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Fraud Whistleblowers Say Gilead Concealed Its Own Lost Texts

May 27, 2021, 2:03 PM

A discovery dispute appears to be escalating between Gilead Sciences Inc. and two False Claims Act whistleblowers who accuse the company of engaging in a kickback scheme to induce physicians to increase hepatitis drug prescriptions, according to filings in a Pennsylvania federal court.

Chris Purcell and Kimberly Groome seek spoliation sanctions for Gilead’s alleged failure to preserve text messages from the phones of two employees, conduct which shows “clear bad faith,” according to their Wednesday motion filed with the U.S. District Court for the Eastern District of Pennsylvania.

This motion follows an April 22 court order that said Purcell, whose own iPhone lost text messages, must pay attorneys’ fees and costs for an expert hired to to examine the phone. The court said it couldn’t conclude Purcell acted in bad faith, and therefore a sanction wasn’t appropriate.

Gilead filed a renewed motion for sanctions on May 17, arguing that Purcell’s explanations for his missing text messages aren’t credible.

The whistleblowers now say “Gilead has attempted to ‘live by the sword’” by seeking sanctions, and should now “suffer the consequences for its failure to preserve electronic evidence in violation of this court’s order.”

They said a current Gilead employee, who was a former sales representative, “inexplicably lost virtually all of her text messages” in her phone on the eve of her deposition. Gilead’s counsel knew about this for at least several weeks but hid this from the whistleblowers, they said.

The employee testified that neither she or nor Gilead did anything to back up or save the texts during the nearly five months they were under subpoena and for the more than 13 months after the whistleblowers served document requests seeking them, the whistleblowers said.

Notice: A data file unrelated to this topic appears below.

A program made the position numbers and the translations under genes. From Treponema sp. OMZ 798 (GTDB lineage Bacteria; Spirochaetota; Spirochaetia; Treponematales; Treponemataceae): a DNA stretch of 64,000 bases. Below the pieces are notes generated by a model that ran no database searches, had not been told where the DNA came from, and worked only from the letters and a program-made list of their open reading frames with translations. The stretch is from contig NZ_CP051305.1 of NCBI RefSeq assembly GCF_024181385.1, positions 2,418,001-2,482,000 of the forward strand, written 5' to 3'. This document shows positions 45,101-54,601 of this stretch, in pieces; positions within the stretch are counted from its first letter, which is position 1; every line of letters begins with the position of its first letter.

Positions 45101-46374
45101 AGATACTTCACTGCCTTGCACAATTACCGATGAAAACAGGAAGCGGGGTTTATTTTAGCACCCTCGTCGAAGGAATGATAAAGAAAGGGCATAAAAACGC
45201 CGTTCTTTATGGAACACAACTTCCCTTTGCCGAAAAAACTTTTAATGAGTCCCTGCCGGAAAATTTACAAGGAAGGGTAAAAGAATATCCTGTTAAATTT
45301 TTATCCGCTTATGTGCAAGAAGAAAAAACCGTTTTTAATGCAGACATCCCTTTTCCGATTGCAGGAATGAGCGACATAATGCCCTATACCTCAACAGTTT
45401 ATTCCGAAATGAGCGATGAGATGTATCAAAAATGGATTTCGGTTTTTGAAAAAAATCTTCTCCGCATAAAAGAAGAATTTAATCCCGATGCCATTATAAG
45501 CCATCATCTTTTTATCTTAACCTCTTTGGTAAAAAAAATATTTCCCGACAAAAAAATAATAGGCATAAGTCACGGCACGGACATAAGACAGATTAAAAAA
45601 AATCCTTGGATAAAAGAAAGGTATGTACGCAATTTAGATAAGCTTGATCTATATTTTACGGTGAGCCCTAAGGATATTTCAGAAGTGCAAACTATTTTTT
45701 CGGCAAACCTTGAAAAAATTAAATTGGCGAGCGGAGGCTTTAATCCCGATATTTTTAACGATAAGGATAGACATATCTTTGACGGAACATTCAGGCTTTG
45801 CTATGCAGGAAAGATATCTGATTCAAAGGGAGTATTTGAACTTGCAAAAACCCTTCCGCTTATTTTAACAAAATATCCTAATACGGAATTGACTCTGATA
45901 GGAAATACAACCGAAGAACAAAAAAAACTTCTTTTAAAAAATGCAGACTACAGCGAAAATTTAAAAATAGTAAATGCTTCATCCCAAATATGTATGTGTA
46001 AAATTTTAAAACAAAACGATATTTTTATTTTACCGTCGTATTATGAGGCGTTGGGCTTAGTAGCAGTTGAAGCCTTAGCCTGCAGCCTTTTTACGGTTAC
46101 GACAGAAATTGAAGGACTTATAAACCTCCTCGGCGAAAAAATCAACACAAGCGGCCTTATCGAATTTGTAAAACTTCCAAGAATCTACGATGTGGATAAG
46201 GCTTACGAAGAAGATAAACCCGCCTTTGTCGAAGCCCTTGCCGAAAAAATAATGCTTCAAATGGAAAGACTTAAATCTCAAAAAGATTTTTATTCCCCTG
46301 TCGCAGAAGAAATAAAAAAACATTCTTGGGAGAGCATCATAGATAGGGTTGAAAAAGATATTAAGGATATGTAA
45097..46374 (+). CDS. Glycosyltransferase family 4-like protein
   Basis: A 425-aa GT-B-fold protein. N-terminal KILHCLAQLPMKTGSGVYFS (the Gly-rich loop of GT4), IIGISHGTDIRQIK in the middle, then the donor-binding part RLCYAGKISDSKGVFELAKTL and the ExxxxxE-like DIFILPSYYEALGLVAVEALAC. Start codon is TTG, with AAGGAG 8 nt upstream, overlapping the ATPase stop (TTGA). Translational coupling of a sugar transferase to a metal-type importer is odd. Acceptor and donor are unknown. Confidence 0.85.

The few text messages produced also show that the employee engaged in fraudulent conduct by recruiting and paying a doctor to participate in an advisory board as a way to induce prescriptions, they said.

The whistleblowers additionally said a regional sales director at Gilead lost all his texts when his phone was damaged by water, but had done nothing to preserve the messages and didn’t even keep his damaged phone.

The court should issue “modest” sanctions in the form of attorneys’ fees and expenses, costs incurred attempting to recover messages, and a jury instruction that parties may argue that the loss of information was likely relevant, the whistleblowers said.

Miller Shah LLP represented the whistleblowers.

The case is Purcell v. Gilead Sci. Inc., E.D. Pa., No. 17-3523, motion for spoliation sanctions 5/26/21.

To contact the reporter on this story: Daniel Seiden in Washington at dseiden@bloomberglaw.com

To contact the editors responsible for this story: Rob Tricchinelli at rtricchinelli@bloomberglaw.com; Steven Patrick at spatrick@bloomberglaw.com

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